Bastion Review

Bastion Review

Bastion, the debut title from Supergiant Games, is an action RPG chosen to kick-off the Summer of Arcade downloadable festivities on Xbox Live. While fundamentally built upon many staples of its genre - such as elements of hack-and-slash combat, dungeon crawling and loot collection - Bastion distinguishes itself in seemingly endless ways, most noticeably through a colourful narrator who reacts to your every move. Beyond narration, the versatile combat, thoughtfully integrated mechanics, detailed and varied environments, memorable soundtrack, and intriguing plot all make Bastion an incredibly well-rounded package and a true testament to the skill of its creators.

Bastion relishes in keeping players in the dark, slowly providing bits of context as the plot unfolds. Affectionately dubbed "the Kid" by the game's narrator, players awake to an unfamiliar setting and quickly find themselves tasked with picking up the pieces of a civilization torn apart by an event known as the Calamity. The only way to do this is by rebuilding the Bastion, a last line of defense for the Kid's people in troubled times.

There's a great deal of ambiguity in Bastion. As mentioned above, the wider story is told primarily through allusion, casually referring to outside events but never giving a complete picture of them. This gives the impression there's always more at hand than you know and makes the fiction feel rich. Supergiant also use this lack of clarity to blur the lines between good and evil, friend and foe as they explore themes of imperialism and call into question the reliability of a certain storyteller. It's a carefully crafted tale that rewards the player's investment by the game's conclusion.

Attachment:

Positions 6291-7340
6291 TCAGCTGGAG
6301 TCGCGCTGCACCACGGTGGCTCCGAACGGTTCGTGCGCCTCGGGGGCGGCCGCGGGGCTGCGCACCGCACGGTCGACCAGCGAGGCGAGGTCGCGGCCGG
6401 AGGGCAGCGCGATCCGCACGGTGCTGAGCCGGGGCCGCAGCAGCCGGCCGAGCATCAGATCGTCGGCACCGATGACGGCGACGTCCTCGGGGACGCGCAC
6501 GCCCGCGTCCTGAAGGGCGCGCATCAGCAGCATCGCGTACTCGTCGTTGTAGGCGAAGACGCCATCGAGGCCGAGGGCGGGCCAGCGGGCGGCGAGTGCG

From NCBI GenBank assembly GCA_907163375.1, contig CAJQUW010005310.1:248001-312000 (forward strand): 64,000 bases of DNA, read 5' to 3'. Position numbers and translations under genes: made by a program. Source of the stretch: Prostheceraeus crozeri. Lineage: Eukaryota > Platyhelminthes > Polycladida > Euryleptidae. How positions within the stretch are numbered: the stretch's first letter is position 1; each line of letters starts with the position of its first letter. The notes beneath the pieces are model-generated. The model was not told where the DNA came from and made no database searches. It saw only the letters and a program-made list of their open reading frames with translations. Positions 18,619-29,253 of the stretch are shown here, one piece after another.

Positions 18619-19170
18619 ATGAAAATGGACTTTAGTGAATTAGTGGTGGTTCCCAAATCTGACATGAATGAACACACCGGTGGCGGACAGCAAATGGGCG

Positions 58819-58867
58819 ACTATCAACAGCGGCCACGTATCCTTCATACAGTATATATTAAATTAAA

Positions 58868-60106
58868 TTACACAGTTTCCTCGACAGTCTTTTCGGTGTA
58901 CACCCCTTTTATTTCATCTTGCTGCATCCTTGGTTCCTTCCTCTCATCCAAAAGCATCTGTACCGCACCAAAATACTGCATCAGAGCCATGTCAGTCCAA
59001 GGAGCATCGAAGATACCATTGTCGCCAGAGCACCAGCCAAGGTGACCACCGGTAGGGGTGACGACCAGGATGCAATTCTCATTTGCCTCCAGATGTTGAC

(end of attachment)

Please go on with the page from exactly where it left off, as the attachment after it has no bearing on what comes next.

Bastion 1

Of course, the above successes were largely made possible thanks to the dynamic, ever-present narration. Rucks, the narrator, guides players through the hazy world of Bastion with a well-timed observation on something you're doing or explanation of an event. The writing and voice-acting sells the fiction well and adds considerable personality to Bastion. The deadpan commentary on otherwise mundane events adds a bit colour and gives players a real reason to play close attention.

What's even more impressive is that Rucks almost never repeats himself, because so many contextual lines were written to anticipate player actions. One of my favourite moments was when Supergiant decided to showoff by having Rucks keep track of my stumbles during one particularly treacherous sequence, just as the thought was crossing my mind. The excellent narration is just one of the many ways Supergiant shows their masterful understanding of modern, user-friendly game design.


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